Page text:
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Chapter 6 Digital Data Communication Techniques. 1/26. Asynchronous and Synchronous Transmission. Timing problems require a mechanism to synchronize the transmitter and receiver timing (rate, duration, spacing) of the data bits must be the same at transmitter & receiver

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Chapter 6

Digital Data Communication Techniques



Asynchronous and Synchronous Transmission

  • Timing problems require a mechanism to synchronize the transmitter and receiver
    • timing (rate, duration, spacing) of the data bits must be the same at transmitter & receiver
    • receiver samples stream of data bits at bit intervals
    • if clocks not aligned and drifting, the receiver will sample at wrong time after sufficient bits are sent
    • Example: for 1Mbps data stream, one bit will be transmitted every 1μs. With 1% clock drift at the receiver (faster or slower than transmitter), then wrong sampling will occur after 50 bit (50*0.01μs=0.5 μs).
  • Two solutions to synchronizing clocks
    • asynchronous transmission
    • synchronous transmission



Asynchronous Transmission

  • Avoid timing problem by not sending long stream of bits
  • Data is transmitted one character at a time, where each character is five or eight bits in length
  • Receiver can synchronize at the beginning of each new character
  • idle state: no transmission,
  • NRZ-L signalling is common for asynchronous transmission
  • The beginning of the character is signalled by a start bit
  • This is followed by a character of 5 or 8 bits long
  • The bits of the character are transmitted beginning with the least significant bit
  • A parity bit is then added for the purpose of error detection
  • The end of the character is a stop element.



Effect of timing error in asynchronous transmission

  • Example: The figure below shows the effects of a timing error of sufficient magnitude to cause error in reception. In this example, we assume a data rate of 10Kbps; therefore each bit is 100μs duration. Assume that the receiver is fast by 6%, or 6μs per bit time. Thus, the receiver samples the incoming character every 94μs. As we can see, the last sample is erroneous.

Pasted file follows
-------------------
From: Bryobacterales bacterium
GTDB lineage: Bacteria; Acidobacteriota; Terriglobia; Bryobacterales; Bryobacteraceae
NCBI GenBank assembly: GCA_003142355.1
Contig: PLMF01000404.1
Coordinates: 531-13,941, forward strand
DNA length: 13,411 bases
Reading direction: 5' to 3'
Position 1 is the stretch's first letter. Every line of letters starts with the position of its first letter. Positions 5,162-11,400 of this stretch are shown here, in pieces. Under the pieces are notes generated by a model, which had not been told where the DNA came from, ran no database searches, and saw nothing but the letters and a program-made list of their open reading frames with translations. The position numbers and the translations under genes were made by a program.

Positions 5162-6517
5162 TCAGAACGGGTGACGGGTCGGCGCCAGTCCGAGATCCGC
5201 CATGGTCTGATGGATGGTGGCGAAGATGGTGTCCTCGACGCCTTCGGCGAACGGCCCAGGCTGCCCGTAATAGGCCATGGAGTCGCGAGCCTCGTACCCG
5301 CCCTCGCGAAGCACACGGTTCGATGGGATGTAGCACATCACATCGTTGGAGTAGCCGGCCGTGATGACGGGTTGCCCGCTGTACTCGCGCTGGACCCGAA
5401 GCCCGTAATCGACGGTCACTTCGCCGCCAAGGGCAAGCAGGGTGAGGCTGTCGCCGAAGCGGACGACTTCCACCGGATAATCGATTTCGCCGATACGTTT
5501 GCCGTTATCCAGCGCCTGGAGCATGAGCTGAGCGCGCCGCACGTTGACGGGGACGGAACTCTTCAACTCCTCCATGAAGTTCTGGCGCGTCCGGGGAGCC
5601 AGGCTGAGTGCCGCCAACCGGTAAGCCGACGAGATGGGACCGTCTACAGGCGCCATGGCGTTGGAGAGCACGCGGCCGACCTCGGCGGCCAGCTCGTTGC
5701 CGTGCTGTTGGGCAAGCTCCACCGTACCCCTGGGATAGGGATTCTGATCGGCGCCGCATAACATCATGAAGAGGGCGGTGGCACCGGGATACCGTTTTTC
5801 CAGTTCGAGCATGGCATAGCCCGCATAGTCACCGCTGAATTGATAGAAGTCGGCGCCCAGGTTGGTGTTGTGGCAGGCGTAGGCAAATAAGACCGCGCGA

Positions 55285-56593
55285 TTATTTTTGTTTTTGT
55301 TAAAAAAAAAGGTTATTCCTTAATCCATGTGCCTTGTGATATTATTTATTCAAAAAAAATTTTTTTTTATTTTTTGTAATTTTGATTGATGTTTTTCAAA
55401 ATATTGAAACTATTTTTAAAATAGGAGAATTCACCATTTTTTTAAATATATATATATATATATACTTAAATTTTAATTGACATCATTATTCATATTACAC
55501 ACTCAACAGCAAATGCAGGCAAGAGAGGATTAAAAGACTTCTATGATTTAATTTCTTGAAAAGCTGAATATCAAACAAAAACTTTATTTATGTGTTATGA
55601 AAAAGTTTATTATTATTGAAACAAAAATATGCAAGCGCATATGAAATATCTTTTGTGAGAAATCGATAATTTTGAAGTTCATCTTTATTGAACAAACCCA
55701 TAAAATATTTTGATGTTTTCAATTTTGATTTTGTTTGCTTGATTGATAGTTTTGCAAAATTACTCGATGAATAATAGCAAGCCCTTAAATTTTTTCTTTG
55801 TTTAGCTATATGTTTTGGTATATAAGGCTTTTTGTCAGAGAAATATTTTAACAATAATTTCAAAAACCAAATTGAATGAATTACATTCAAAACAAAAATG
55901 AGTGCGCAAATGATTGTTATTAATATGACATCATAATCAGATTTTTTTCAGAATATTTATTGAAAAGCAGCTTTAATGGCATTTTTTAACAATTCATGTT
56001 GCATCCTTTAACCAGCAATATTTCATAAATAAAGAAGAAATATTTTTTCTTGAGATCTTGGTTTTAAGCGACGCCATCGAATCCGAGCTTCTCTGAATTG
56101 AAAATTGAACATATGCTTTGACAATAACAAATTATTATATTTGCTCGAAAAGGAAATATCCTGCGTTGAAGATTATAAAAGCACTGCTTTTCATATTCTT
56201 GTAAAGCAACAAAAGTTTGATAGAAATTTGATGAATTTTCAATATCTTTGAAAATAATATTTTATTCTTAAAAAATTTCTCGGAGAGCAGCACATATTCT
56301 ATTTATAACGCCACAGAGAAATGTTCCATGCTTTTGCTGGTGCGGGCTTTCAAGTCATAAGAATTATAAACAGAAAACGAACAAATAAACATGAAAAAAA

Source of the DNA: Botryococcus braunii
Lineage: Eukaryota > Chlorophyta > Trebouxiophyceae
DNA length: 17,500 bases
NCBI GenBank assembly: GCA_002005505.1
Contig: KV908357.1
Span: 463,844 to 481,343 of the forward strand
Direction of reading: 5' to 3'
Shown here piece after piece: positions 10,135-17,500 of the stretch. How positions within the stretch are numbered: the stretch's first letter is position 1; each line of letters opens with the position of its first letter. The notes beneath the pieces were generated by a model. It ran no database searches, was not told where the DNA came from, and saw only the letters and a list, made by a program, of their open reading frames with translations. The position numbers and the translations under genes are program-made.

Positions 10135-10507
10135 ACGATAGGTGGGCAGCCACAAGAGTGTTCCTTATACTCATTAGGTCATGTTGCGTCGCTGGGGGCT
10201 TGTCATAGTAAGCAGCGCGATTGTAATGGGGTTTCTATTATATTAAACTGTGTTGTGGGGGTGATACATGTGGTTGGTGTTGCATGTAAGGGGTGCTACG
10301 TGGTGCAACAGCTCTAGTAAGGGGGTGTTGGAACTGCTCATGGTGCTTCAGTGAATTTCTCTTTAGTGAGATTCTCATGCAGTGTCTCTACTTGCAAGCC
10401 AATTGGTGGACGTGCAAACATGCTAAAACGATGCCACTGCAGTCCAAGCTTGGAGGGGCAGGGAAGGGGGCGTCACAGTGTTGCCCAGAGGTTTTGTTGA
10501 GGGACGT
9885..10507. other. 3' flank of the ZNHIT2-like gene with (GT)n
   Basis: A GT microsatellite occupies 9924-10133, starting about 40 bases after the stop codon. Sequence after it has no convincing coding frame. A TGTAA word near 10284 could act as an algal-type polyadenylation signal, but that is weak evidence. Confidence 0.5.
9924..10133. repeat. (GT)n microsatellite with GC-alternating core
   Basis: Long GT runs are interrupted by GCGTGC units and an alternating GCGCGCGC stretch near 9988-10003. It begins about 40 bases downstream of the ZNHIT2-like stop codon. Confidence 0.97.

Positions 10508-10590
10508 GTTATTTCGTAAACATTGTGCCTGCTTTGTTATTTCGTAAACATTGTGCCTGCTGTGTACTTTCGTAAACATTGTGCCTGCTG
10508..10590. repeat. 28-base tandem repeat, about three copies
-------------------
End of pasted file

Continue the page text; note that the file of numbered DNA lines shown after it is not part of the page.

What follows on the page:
Asynchronous Transmission- Behavior

  • simple
  • cheap
  • overhead of 2 or 3 bits per char (~20%)
  • good for data with large gaps (keyboard)



Synchronous Frame format

Synchronous Transmission

  • Block of data bits are transmitted as a frame
  • Clocks must be synchronized
    • can use separate clock line between transmitter & receiver
      • one side send one short pulse and the other side uses this pulse for clocking; problem with long distances
    • or embed the clocking information in the data signal
      • Manchester encoding for digital signals
      • carrier frequency for analog transmission
  • Need to indicate start and end of block of data
    • use preamble (8bit flag) and postamble (8bit flag)
  • Control fields contain data link control protocol information
  • More efficient (lower overhead) than asynchronous



Synchronous Transmission

  • More efficient (lower overhead) than asynchronous transmission (two start and stop bits for every 8 bit character, (2/(2+8))*100%=20%).
  • Example: A frame in one of the standard schemes contains 48 bits of control, preamble, and postamble. Thus, for a 1000 character block of data, each frame consists of 48 bits of overhead and 1000*8=8000 bits of data, for a percentage overhead of only (48/(8000+48))*100%=0.6%.



Types of Errors

  • An error occurs when a bit is altered between transmission and reception (1 is transmitted and 0 is received, and visa versa)
  • Single bit errors
    • only one bit altered
    • caused by white noise
  • Burst errors
    • contiguous sequence of B bits in which first, last, and any number of intermediate bits in error
    • caused by impulse noise or by fading in wireless
    • effect greater at higher data rates
  • Example: An impulse noise event or fading event of 1μs occurs. At a data rate of 10Mbps, there is a resulting error burst of 10 bits. At a data rate of 100Mbps, there is an error burst of 100bits.



Error Detection

  • Define the following probabilities:

Pb: probability that a bit is received in error, known as Bit Error Rate (BER)

P1: probability that a frame arrives with no bit error

P2: probability that, with an error detecting algorithm in use, a frame arrives with one or more undetected errors

P1=(1-Pb)Fwhere F is the number of bits per frame